“Are we almost there?”
We’re all familiar with this stereotypical question, asked by children on road trips. When my baby brother was three, he asked this, two miles away from our house in Massachusetts as we set out to drive to our new home in Texas. Two miles, of a nearly two-thousand-mile-trip. Yeah. Not even close.
Children don’t seem to have the same sense of time and distance, haven’t yet learned to measure it.
And I wonder: are we, kingdom-children, afflicted with the same malady? The New Testament constantly proclaims the nearness of the day of the Lord — “It’s close!” they say. “He’s coming!”
Two-thousand years later, here we wait, on this, and so many promises. “Are we almost there?”
Peter admonishes: “Do not overlook this one fact, beloved, that with the Lord one day is as thousand years, and a thousand years as one day. The Lord is not slow to fulfill his promise as some count slowness, but is patient toward you . . . .”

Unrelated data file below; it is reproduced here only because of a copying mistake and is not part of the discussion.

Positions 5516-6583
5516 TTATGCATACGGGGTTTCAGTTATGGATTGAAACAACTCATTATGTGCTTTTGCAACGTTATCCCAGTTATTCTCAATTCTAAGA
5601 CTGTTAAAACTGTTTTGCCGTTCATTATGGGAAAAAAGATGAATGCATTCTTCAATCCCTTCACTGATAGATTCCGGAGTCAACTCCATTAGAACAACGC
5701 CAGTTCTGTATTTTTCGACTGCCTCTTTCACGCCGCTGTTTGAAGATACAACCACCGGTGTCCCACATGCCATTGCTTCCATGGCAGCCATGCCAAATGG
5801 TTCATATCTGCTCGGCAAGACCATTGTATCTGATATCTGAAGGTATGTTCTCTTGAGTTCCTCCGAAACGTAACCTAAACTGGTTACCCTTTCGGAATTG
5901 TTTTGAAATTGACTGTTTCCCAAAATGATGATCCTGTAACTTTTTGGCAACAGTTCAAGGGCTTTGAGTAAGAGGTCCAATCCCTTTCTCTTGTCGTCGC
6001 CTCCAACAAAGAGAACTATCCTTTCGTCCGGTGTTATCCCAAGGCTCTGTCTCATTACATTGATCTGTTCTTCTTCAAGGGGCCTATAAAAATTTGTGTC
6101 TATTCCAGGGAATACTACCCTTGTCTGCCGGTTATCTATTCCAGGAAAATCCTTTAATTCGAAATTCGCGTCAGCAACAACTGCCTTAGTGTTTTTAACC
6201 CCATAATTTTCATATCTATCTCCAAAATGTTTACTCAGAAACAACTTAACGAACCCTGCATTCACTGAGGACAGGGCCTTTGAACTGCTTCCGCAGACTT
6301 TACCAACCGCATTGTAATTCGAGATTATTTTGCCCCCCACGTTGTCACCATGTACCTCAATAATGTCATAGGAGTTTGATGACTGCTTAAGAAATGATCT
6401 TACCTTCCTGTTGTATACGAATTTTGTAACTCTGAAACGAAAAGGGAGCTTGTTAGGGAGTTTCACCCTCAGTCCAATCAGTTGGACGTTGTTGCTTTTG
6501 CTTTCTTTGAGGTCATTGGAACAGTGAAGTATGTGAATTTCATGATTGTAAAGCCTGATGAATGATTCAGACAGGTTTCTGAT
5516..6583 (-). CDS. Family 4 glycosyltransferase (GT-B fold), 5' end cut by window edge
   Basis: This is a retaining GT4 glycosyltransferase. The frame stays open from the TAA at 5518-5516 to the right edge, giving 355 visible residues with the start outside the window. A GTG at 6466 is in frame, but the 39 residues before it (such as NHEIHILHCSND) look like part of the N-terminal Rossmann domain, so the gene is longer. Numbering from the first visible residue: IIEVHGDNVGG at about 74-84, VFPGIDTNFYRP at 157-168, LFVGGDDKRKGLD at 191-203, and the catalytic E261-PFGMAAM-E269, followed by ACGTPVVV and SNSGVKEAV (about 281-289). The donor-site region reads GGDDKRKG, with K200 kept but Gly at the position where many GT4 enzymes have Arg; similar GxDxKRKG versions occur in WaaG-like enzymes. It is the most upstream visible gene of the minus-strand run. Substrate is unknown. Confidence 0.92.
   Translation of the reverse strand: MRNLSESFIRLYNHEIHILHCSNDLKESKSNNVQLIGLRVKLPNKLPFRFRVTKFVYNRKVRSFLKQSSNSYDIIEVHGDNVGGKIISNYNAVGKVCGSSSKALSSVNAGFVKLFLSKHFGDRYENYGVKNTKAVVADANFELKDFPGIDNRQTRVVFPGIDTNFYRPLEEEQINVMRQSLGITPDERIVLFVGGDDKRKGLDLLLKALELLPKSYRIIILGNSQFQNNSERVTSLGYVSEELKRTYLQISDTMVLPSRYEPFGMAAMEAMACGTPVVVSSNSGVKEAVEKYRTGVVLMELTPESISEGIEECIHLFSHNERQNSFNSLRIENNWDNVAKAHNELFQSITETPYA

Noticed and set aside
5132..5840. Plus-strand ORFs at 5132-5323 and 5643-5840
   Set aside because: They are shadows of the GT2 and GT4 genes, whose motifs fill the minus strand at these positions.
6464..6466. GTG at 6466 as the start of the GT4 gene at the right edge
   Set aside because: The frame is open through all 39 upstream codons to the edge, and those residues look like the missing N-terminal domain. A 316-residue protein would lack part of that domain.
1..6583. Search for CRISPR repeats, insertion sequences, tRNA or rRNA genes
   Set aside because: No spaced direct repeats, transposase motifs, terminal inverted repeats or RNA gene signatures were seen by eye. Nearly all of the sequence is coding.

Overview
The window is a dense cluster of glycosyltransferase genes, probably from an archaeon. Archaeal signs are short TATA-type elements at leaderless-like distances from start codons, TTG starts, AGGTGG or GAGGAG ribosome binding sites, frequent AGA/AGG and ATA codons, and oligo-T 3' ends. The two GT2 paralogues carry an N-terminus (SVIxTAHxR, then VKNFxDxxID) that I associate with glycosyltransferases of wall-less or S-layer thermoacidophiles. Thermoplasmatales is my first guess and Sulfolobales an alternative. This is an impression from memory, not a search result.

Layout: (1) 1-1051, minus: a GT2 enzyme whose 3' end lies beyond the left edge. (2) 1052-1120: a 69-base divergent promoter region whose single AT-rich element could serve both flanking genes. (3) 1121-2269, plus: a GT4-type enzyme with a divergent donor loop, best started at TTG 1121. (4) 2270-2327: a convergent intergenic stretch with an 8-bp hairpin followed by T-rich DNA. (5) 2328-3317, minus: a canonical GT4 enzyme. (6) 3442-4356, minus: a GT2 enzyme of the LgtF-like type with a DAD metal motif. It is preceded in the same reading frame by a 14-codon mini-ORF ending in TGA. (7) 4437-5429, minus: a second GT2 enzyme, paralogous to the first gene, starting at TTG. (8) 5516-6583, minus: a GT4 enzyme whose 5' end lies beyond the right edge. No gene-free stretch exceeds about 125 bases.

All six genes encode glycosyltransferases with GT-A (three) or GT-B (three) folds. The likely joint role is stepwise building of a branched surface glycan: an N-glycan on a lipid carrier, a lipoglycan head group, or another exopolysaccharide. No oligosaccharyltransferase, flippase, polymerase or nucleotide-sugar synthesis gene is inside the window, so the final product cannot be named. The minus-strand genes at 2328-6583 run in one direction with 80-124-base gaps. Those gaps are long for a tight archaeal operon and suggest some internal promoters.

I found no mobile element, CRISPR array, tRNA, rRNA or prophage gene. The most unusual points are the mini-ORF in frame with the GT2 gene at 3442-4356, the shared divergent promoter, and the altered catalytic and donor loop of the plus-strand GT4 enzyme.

We remember Peter as the impulsive one, jumping with his sword into the midst of the betrayal scene, then turning traitor himself just a few hours later, and then turning again, weeping bitterly. I can imagine him asking Jesus: “Is the kingdom almost here? Is it close? Can’t we go ahead and launch this thing?”
What patience did Christ teach Peter, as He taught him to feed His sheep? Patience when things looked closed instead of close, and “soon” took a very long time?
The Psalmist asks God to teach us to number our days, and I wonder if this is part of our spiritual growing-up, learning to measure our days and our distances, learning that “close” really does mean “close,” no matter how far away it seems.
Joining Lisa-Jo Baker and her flash-mom of writers today to write on her prompt, “close.” Use the button above to read more or join in yourself.
©2014 by Stacy Nott